ANS is committed to advancing, fostering, and promoting the development and application of nuclear sciences and technologies to benefit society.
Explore the many uses for nuclear science and its impact on energy, the environment, healthcare, food, and more.
Radiation Protection & Shielding
The Radiation Protection and Shielding Division is developing and promoting radiation protection and shielding aspects of nuclear science and technology — including interaction of nuclear radiation with materials and biological systems, instruments and techniques for the measurement of nuclear radiation fields, and radiation shield design and evaluation.
Materials in Nuclear Energy Systems (MiNES 2023)
December 10–14, 2023
New Orleans, LA|New Orleans Marriott
The Standards Committee is responsible for the development and maintenance of voluntary consensus standards that address the design, analysis, and operation of components, systems, and facilities related to the application of nuclear science and technology. Find out What’s New, check out the Standards Store, or Get Involved today!
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Argonne assists advanced reactor development with award-winning safety software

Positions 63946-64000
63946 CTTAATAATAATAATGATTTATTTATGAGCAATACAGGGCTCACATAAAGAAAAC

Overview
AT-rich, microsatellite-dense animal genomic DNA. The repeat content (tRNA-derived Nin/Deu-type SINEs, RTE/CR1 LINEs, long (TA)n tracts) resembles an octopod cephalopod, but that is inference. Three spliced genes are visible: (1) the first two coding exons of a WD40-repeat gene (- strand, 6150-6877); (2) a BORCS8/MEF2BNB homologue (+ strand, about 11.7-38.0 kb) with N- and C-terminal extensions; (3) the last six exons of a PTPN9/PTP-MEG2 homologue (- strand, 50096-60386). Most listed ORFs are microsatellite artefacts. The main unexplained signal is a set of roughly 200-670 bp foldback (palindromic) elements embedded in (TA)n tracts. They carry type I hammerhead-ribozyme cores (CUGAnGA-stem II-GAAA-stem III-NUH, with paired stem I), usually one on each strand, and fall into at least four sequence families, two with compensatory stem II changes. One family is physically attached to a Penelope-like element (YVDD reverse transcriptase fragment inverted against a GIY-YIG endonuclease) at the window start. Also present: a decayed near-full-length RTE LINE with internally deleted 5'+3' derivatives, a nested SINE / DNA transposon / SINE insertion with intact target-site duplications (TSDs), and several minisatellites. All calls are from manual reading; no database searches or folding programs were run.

The development of modern nuclear reactor technologies relies heavily on complex software codes and computer simulations to support the design, construction, and testing of physical hardware systems. These tools allow for rigorous testing of theory and thorough verification of design under various use or transient power scenarios.
Technical Session|Panel|Sponsored by NISD
Friday, December 3, 2021|8:00–9:45AM EST |Columbia 4
Richard H. (Chip) Lagdon (Bechtel National)
Kevin R. O'Kula (Amentum Technical Services)
Charles R. (Chip) Martin (Longnecker and Associates)
In the last three years, fuel failures have been experienced in research reactors at Oak Ridge National Laboratory (ORNL) and the National Institute of Standards and Technology (NIST). The first of the events occurred in November 2018 at the ORNL High Flux Isotope Reactor (HFIR) resulting in the deformation of several fuel plates in the outer fuel element. The second related event occurred in February 2021 at the NIST Center for Neutron Research (NCNR) Reactor where damage occurred in a single fuel element. While neither event resulted in significant radiological exposure, each of the affected reactor facilities paused operations to review fuel fabrication, training, operations, quality assurance, and other aspects potentially contributing to the events. This session will be a panel that will discuss these events, the associated causal analyses, planned corrective actions, and lessons learned.
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